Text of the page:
Sciple: Sure. To close out the triangle of the nuclear triad, let's talk about what is being developed when it comes to our missile capabilities. Currently, Boeing's Minuteman is the only operational ICBM in the arsenal. There's a priority to come up with a new delivery vehicle, or at least new options for how we can deliver our warheads. Can you talk about what's going on when it comes to that program, and what companies are involved?
Whiteman: Sure. The Minuteman, it's been modernized, but this, again, a 1960s rocket that we're using. Due to treaties and due to cost cuts, we used to have a number of ICBMs, now we don't. The Minuteman is our go-to rocket. It needs to be replaced. That's the only part of this triad that we don't know who the eventual winner is. It's going to be a big deal for either Northrop or Boeing. Right now, Northrop and Boeing each have about $300 million to develop their model. It's going to be an old-fashioned bake-off for a very large deal. Northrop spent $10 billion to buy Orbital Sciences in part for this in particular. There's a lot that they'd like to do in space, and space is definitely an area that they think they're going to see growth in.
But the Minuteman, the ability to offer the whole package, for Northrop, which doesn't have Boeing's commercial exposure and which does have some programs -- it does have the B-21 -- this would be a very big win for Northrop. This almost would justify the Orbital Sciences deal or not. They want it. Boeing definitely wants it, too. It's going to be very interesting. It's not going to come this year, but it's going to be very interesting to watch this. You don't get this big of a contract coming up very often, and we don't have a lot of them on the horizon right now.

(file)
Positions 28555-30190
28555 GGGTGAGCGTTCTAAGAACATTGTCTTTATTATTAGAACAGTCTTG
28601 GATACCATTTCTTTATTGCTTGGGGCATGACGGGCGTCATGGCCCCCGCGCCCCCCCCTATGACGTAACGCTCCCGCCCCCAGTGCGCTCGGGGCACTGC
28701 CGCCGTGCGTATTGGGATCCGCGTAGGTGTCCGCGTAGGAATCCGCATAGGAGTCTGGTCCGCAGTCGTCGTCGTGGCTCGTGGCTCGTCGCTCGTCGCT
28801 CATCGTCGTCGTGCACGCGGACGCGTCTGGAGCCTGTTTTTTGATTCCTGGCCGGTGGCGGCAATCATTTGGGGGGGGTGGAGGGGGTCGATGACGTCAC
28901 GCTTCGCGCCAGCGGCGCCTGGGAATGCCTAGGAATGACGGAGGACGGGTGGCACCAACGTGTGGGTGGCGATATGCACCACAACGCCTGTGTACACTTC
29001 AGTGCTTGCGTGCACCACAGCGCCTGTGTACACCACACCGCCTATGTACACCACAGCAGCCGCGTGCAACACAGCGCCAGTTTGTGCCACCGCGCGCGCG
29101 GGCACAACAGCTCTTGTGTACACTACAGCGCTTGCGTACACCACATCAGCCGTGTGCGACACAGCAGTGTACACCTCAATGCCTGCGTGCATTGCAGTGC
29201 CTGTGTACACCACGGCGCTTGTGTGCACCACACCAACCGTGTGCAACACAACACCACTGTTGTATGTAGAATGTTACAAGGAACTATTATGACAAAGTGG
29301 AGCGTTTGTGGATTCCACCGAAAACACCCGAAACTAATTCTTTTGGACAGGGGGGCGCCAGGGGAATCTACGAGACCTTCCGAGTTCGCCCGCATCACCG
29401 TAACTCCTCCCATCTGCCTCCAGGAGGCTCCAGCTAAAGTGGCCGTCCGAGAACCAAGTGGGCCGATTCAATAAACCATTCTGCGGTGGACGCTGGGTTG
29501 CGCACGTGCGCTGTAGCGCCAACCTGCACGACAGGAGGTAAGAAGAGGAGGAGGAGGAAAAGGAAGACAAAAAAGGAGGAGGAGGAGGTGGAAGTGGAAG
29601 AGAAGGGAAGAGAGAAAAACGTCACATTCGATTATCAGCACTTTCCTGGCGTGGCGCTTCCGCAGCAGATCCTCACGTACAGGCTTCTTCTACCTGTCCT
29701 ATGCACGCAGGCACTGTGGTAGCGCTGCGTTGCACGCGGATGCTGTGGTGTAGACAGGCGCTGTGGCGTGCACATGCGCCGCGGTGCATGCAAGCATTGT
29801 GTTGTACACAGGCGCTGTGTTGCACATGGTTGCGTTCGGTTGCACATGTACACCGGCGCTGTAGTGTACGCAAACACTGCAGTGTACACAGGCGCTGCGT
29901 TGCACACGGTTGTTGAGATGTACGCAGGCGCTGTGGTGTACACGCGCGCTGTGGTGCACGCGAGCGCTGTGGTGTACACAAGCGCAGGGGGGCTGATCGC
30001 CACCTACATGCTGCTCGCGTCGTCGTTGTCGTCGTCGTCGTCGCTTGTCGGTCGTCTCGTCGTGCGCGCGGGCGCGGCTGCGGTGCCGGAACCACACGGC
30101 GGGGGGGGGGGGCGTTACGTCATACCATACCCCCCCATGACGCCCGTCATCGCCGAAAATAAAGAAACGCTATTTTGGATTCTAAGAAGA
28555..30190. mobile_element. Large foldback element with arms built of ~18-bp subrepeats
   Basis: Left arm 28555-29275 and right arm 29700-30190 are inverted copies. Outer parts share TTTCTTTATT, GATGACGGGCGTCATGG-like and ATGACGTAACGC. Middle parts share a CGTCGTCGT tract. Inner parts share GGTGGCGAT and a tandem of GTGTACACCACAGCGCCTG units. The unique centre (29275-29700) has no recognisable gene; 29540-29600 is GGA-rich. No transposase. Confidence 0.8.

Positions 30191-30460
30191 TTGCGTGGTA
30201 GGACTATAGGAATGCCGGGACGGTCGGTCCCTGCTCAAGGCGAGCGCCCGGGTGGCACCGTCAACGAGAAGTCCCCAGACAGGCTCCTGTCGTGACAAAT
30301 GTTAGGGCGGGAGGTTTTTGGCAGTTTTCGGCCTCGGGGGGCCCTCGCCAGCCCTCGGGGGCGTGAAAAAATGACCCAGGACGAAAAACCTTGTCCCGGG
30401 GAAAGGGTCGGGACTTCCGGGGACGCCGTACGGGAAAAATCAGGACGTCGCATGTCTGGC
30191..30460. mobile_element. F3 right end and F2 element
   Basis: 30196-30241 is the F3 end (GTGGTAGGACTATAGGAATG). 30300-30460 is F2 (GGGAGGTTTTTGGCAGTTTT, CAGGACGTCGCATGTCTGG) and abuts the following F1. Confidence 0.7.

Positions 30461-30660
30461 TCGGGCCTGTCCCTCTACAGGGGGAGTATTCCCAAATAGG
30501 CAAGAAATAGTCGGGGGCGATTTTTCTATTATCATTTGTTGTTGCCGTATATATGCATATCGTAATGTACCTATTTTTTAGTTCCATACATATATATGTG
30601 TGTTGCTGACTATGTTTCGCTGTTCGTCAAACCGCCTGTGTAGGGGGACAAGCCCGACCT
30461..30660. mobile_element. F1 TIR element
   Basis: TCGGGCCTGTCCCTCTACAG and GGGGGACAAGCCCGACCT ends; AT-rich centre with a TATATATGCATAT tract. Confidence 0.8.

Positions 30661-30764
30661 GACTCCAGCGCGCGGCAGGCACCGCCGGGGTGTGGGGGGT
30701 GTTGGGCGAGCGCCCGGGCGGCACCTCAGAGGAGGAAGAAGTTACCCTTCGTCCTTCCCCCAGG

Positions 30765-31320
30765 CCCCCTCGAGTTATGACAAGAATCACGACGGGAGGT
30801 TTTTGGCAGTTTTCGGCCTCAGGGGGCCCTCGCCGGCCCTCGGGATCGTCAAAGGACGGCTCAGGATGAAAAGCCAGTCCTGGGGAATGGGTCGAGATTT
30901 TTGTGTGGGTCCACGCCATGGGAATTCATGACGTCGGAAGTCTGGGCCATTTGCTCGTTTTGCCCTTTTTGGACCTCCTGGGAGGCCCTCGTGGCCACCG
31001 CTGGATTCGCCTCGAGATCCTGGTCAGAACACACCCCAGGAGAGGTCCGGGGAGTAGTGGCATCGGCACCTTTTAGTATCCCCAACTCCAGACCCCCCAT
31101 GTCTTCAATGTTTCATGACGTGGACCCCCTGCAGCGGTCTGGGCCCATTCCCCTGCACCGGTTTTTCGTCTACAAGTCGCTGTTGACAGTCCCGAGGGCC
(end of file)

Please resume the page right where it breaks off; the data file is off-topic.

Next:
Sciple: Across this nuclear triad, the takeaway for investors is, there's a lot of money on the table up for grabs. It's something that's key to our defense arsenal coming into the future, so we're going to have to spend the money on it sooner or later. Definitely going to be a bullish sign for these defense contractors going forward.
Whiteman: Exactly right. You can maybe wonder about individual quarters and exact timing, but over the long haul, if you're a long-term investor, this is pretty close to guaranteed, that these programs are going to be invested in, and this is revenue that's going to be coming in.
Lou Whiteman has no position in any of the stocks mentioned. Nick Sciple has no position in any of the stocks mentioned. The Motley Fool has no position in any of the stocks mentioned. The Motley Fool has a disclosure policy.